Iran contended Trump’s decision violated the little-known U.S.-Iran Treaty of Amity, which was signed at Tehran in 1955 and entered into force in 1957. The two countries came to the agreement during the Eisenhower administration, when the U.S. and Iran were allies in the wake of the 1953 revolution that ushered in Shah Mohammad Reza Pahlavi’s rule.

That was long before the 1979 Islamic Revolution that led to severed diplomatic relations, the U.S. Embassy takeover and hostage crisis. But the treaty had remained in force — until now. The Trump administration, which has been withdrawing from U.N. agencies and shown little respect for the world body’s authority, described Iran’s request as a misuse of the international court.

U.S. lawyers argued at the court that the Amity Treaty specifically ruled out using courts to resolve disputes, and that the sanctions were justified under national security measures that Tehran cannot challenge before the ICJ.

Trump’s national security adviser, John Bolton, told reporters at the White House that the administration also would pull out of an amendment to the Vienna Convention on Diplomatic Relations that Iran or the Palestinians could conceivably use to sue the United States before a U.N.-administered international court.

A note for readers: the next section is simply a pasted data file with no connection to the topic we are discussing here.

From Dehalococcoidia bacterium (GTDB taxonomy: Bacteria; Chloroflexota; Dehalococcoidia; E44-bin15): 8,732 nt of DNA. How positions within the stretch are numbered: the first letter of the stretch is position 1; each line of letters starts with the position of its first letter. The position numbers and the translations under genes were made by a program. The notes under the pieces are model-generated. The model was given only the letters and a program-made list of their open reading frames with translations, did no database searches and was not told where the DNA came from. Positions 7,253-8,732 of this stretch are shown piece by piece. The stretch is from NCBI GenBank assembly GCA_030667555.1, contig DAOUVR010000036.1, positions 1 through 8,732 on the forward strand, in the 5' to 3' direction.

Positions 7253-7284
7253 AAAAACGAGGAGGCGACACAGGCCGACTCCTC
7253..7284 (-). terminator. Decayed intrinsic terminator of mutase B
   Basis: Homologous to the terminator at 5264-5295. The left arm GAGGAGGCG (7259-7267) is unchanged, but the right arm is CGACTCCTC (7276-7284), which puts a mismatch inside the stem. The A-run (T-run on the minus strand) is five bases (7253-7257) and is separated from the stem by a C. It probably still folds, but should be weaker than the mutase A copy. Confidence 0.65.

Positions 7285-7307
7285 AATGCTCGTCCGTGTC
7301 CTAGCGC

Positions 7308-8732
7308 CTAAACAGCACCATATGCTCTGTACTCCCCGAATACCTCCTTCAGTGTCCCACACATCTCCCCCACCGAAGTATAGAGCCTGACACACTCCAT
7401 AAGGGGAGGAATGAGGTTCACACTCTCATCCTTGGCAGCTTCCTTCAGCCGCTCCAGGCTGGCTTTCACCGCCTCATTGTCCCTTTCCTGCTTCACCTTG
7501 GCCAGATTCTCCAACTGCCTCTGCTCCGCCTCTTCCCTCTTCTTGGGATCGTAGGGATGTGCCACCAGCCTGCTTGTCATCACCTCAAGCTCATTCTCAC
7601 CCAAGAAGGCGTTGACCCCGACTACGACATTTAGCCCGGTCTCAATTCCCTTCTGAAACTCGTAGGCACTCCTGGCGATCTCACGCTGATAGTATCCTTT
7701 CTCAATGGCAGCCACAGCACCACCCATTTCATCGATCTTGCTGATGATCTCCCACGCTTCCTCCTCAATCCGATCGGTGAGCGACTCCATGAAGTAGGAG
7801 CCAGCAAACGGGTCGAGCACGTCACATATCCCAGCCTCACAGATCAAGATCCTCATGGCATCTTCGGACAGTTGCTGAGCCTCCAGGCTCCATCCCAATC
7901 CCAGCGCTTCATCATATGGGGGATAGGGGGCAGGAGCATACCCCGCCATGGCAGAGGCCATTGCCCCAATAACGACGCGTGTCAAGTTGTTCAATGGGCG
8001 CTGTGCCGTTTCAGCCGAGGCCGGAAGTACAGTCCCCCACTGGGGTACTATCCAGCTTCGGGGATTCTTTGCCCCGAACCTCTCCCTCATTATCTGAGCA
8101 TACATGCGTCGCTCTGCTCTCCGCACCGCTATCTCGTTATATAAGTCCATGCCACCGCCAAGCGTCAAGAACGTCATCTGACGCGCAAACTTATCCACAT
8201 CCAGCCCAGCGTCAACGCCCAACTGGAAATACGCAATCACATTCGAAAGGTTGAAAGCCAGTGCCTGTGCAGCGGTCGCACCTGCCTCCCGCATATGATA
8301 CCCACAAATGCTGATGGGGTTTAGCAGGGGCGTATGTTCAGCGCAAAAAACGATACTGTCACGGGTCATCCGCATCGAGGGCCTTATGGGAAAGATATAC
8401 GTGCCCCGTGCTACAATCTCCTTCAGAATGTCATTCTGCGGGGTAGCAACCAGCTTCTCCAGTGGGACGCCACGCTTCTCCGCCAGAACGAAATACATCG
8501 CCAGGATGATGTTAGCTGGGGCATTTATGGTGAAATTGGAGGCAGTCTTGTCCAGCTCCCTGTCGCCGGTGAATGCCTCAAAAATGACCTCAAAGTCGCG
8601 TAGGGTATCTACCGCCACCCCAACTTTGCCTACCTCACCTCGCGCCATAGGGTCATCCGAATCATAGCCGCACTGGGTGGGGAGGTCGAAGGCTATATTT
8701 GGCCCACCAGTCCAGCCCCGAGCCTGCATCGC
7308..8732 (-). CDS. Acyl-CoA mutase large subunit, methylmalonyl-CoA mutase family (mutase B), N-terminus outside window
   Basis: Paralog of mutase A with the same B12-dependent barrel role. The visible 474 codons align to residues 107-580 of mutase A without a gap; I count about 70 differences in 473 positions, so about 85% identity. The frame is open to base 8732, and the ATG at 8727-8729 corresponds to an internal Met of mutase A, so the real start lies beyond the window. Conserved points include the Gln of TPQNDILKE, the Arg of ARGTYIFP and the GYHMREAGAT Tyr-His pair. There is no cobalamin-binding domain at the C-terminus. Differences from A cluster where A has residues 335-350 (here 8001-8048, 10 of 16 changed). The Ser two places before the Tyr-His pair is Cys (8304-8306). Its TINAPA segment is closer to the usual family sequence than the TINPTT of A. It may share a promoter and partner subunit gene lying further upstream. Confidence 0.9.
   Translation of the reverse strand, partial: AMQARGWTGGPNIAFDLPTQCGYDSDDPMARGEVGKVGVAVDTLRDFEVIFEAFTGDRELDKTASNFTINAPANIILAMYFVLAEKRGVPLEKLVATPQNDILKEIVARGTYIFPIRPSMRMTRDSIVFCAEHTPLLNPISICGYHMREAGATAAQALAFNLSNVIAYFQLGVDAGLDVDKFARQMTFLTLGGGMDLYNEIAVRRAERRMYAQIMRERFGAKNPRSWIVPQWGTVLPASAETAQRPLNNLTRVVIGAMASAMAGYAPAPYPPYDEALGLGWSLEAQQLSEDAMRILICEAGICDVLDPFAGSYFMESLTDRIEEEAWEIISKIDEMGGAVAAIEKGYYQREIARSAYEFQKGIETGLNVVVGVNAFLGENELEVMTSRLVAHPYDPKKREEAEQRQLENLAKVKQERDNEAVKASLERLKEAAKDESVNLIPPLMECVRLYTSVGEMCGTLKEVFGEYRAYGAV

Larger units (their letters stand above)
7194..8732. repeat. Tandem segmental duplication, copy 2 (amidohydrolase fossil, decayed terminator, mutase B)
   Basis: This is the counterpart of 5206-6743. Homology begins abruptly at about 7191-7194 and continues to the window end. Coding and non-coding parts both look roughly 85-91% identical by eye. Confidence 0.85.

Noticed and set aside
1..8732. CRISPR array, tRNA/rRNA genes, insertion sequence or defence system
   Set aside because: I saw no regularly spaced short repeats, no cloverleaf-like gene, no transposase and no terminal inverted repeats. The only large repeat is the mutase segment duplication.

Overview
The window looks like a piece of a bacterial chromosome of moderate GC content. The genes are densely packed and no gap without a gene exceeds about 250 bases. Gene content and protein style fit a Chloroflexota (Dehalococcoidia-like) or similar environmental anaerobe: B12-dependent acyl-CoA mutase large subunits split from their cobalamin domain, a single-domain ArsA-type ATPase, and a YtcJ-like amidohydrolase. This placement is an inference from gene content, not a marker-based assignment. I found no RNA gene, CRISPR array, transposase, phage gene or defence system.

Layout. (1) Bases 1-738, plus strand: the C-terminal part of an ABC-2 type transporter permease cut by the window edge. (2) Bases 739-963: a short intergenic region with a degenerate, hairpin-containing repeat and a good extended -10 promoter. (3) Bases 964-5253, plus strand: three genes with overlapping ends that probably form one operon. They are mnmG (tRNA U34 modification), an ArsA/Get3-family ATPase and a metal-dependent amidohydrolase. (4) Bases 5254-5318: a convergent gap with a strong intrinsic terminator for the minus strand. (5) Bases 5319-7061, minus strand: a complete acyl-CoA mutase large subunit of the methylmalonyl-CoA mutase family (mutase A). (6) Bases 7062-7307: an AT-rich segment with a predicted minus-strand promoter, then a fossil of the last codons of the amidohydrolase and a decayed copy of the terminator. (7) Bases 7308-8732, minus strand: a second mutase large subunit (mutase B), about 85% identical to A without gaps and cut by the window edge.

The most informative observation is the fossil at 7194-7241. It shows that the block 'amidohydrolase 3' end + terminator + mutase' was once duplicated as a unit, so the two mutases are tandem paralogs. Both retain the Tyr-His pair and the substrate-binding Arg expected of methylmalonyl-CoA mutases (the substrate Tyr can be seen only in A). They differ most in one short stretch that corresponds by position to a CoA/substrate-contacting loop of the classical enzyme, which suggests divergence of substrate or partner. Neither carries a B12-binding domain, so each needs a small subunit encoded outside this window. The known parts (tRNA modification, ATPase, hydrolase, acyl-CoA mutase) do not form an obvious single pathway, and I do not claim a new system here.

“The United States will not sit idly by as baseless politicized claims are brought against us,” said Bolton, citing a case in which Palestinians are challenging the Trump administration’s decision to move the U.S. Embassy in Israel from Tel Aviv to Jerusalem.

Contempt for international order

The Joint Comprehensive Plan of Action, or JCPOA as the 2015 Iran deal is more generally known,  lifted sanctions on Iran in exchange for curbs on its nuclear program. But it has been in serious doubt with the reimposition of U.S. sanctions on Iran as of August 7.

Trump’s move in May to renege on the deal ratcheted up pressure on Iran’s struggling economy and ruling regime, and inflamed U.S.-European tensions.

Trump said in a statement that the renewed sanctions, including those aimed at Iran’s automotive sector and its trade in gold and precious metals, will be fully enforced “and we will work closely with nations conducting business with Iran to ensure complete compliance.”

All other U.S. sanctions against Iran were to be reimposed as of November 5, including measures against Iran’s oil and gas industry and transactions by foreign financial institutions with the Central Bank of Iran.

However, Akbar Komijani, deputy governor of Iran’s central bank, said the Iranian economy faced international constraints due to unfair sanctions before the nuclear deal, which brought a rational economic climate. The Iranian economy began to benefit from the deal even before it was officially signed, he said in a statement.